Creation is uncertainty itself.  “Is this going to work?” maybe the great human question–and the history of literature is filled with poignant tales of authors doubting themselves and their work, years into a particular project.  Alex Belth has lovely short piece on “I also appreciate people who push themselves and risk failure,” in which he uses Faulkner’s doubt about The Sound the the Fury as his example.   A book that many would argue is the quintessential Faulkner novel.  Readers also have their moments of doubt–GoodReads has a fun graphic on why people put books down, and which books people have quit the most.  Amongst contemporary books Fifty Shades of Grey is one of the top “didn’t finish” books, and the five most abandoned classics are Catch-22, Lord of the Rings, Ulysses, Moby Dick, and Atlas Shrugged. I have a didn’t quite make it through a re-read of Ulysses story (I couldn’t finish the second book of the Game of Thrones titles either).  A very eloquent new book on “reading in electronic times” is Book Was There by Andrew Piper.  Very thoughtful stuff, and a particularly engaging part of the book is Chapter 4, “Of Note,” where Piper ponders the relation of notes and notebooks to finished manuscripts, and the relationship between handwriting and reading: “When we write with our hands we are also learning to draw, just as when we learn to draw we are learning to think more complexly with words.”  The poet Ted Hughes also observed that “Handwriting is drawing.”  We have a number of titles on handwriting has a study, notably, Handwriting in America: A Cultural History by Tamara Plakins Thorton, and The Missing Ink: The Lost Art of Handwriting by Philip Hensher.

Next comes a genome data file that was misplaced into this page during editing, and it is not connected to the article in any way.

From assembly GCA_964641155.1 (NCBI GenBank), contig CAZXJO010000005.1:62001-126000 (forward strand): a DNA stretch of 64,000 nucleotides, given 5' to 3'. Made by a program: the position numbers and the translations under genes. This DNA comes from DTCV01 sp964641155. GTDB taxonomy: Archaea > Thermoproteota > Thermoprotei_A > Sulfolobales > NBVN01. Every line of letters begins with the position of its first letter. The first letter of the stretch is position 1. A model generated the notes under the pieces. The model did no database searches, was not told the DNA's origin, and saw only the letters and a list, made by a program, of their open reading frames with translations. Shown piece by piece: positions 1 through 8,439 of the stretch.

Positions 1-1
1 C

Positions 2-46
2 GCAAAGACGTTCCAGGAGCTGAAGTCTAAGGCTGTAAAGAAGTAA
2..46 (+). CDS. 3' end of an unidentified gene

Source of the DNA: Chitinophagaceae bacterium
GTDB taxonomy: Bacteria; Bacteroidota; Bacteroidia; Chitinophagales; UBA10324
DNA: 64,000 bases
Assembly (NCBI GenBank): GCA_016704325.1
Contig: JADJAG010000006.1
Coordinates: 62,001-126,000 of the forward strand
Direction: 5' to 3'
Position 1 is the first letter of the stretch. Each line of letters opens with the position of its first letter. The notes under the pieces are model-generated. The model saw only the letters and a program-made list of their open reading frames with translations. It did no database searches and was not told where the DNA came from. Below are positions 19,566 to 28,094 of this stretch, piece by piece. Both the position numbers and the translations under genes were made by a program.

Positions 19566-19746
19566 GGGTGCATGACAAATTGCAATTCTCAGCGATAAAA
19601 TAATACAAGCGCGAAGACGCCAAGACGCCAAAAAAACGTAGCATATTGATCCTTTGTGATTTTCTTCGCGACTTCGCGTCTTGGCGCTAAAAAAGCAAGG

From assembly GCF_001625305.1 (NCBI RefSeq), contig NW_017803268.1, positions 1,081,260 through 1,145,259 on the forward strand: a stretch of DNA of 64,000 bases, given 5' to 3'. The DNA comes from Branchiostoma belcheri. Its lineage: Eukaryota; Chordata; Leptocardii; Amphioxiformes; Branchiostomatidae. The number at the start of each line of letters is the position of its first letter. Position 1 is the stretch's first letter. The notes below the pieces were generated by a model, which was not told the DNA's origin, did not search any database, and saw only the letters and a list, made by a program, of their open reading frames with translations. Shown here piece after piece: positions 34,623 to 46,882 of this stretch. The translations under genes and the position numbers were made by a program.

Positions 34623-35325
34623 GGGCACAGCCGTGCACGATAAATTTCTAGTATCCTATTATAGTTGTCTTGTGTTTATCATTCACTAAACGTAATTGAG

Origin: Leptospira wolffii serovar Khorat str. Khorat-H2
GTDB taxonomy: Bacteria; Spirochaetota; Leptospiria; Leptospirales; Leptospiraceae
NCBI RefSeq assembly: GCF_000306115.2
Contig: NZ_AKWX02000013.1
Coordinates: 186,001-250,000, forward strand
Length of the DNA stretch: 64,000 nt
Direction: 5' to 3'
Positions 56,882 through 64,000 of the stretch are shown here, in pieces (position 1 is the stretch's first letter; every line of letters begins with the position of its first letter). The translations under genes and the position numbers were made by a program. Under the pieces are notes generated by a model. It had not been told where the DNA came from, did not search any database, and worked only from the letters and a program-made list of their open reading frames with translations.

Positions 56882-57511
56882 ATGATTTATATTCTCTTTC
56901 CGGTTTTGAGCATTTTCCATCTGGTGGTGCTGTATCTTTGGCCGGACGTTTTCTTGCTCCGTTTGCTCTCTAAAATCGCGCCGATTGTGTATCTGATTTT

Oh, I’ve finished Andrew Piper’s book and will be returning it soon…